But among Aboriginal Australians and people from the Torres Strait Islands, less than a quarter (23 per cent) felt positive and 61 per cent felt negative or had mixed feelings.

Why not change the name or date?

The name and the date are politicised and controversial, with entrenched attitudes.

Those opposed to change argue that it would devalue the contribution of European culture and technology to this continent, for the benefit of all its peoples, albeit with downsides.

And symbols are powerful things. Witness the controversy last week when Scott Morrison said that that initial January 26 "wasn't a particularly flash day" for British convicts when they landed.

He was opining that Cricket Australia should "stick to cricket" after a recommendation to drop the words "Australia Day" from promotions for Big Bash League fixtures on January 26.

By the way, January 26 was not the day when the First Fleet landed in Australia. It actually landed in Botany Bay around the corner a few days earlier and then found an even better harbour.

But that's a technicality. It's the symbolism of settlement by white people which some Aboriginal people find offensive. Some call it "Invasion Day", "Day of Mourning", "Survival Day'" or "Aboriginal Sovereignty Day".

None of those seem likely to be generally accepted as alternatives but other less loaded versions on a different day might work (perhaps Wattle Day on September 1).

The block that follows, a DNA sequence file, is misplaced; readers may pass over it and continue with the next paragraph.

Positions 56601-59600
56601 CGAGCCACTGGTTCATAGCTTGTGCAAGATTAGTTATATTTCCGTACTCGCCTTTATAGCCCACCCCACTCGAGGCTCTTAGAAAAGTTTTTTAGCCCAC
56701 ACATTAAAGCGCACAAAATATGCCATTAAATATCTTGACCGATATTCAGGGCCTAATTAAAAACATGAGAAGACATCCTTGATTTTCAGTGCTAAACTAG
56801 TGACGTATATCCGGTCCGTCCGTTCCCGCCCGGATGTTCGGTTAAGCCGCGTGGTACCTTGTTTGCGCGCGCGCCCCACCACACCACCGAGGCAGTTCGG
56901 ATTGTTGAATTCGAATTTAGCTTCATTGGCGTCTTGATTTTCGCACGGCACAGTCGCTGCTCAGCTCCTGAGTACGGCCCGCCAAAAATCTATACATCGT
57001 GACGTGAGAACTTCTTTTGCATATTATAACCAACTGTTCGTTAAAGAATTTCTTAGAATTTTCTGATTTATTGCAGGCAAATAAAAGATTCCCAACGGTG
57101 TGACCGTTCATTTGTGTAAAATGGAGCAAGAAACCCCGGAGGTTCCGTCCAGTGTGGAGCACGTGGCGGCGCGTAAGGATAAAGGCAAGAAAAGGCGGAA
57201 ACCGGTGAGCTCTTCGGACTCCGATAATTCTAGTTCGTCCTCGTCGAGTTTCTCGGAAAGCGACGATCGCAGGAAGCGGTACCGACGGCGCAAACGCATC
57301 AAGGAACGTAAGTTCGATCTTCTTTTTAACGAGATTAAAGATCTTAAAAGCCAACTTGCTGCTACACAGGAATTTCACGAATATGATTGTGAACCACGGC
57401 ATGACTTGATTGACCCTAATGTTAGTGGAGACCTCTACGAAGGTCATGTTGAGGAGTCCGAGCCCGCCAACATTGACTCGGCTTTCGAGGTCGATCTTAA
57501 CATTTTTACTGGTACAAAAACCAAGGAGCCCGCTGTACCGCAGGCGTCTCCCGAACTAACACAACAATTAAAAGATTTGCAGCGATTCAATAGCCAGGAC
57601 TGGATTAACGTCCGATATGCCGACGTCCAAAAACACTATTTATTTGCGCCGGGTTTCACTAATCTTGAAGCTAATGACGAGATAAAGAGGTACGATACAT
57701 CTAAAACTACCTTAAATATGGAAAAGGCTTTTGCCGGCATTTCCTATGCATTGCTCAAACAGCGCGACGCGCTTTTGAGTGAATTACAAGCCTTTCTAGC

The first Australia Day was actually on July 30.

It's been alleged that having Australia Day on a Tuesday, Wednesday or Thursday means absenteeism from work on a large scale, and a permanent Monday or Friday may be economically better.

Fremantle has switched the celebrations to a few days later. "One Day in Fremantle is presented by the City of Fremantle and is a free, family-friendly event that provides a culturally-inclusive alternative to traditional Australia Day celebrations," the city authorities say.

Fundraising ribbon for the first Australia Day on July 30, 1915. Picture: Australian War Memorial

Fundraising ribbon for the first Australia Day on July 30, 1915. Picture: Australian War Memorial

It's a party

From the early days of settlement, the day has been a celebration.

In 1817, The Sydney Gazette and New South Wales Advertiser reported : "On Monday the 27th a dinner party met at the house of Mr. Isaac Nichols, for the purpose of celebrating the Anniversary of the Institution of this Colony."

"At 5 in the afternoon dinner was on the table, and a more agreeable entertainment could not have been anticipated. After dinner a number of loyal toasts were drank, and a number of festive songs given; and about 10 the company parted, well gratified with the pleasures that the meeting had afforded."

We don't know how much drink they consumed.

Two hundred years later, Diana Egerton-Warburton of the Australasian College for Emergency Medicine said that doctors regarded Australia Day as ''the peak day for the national sport of getting drunk and injuring yourself and other people''.

This story Australia Day: how it unites and divides first appeared on The Canberra Times.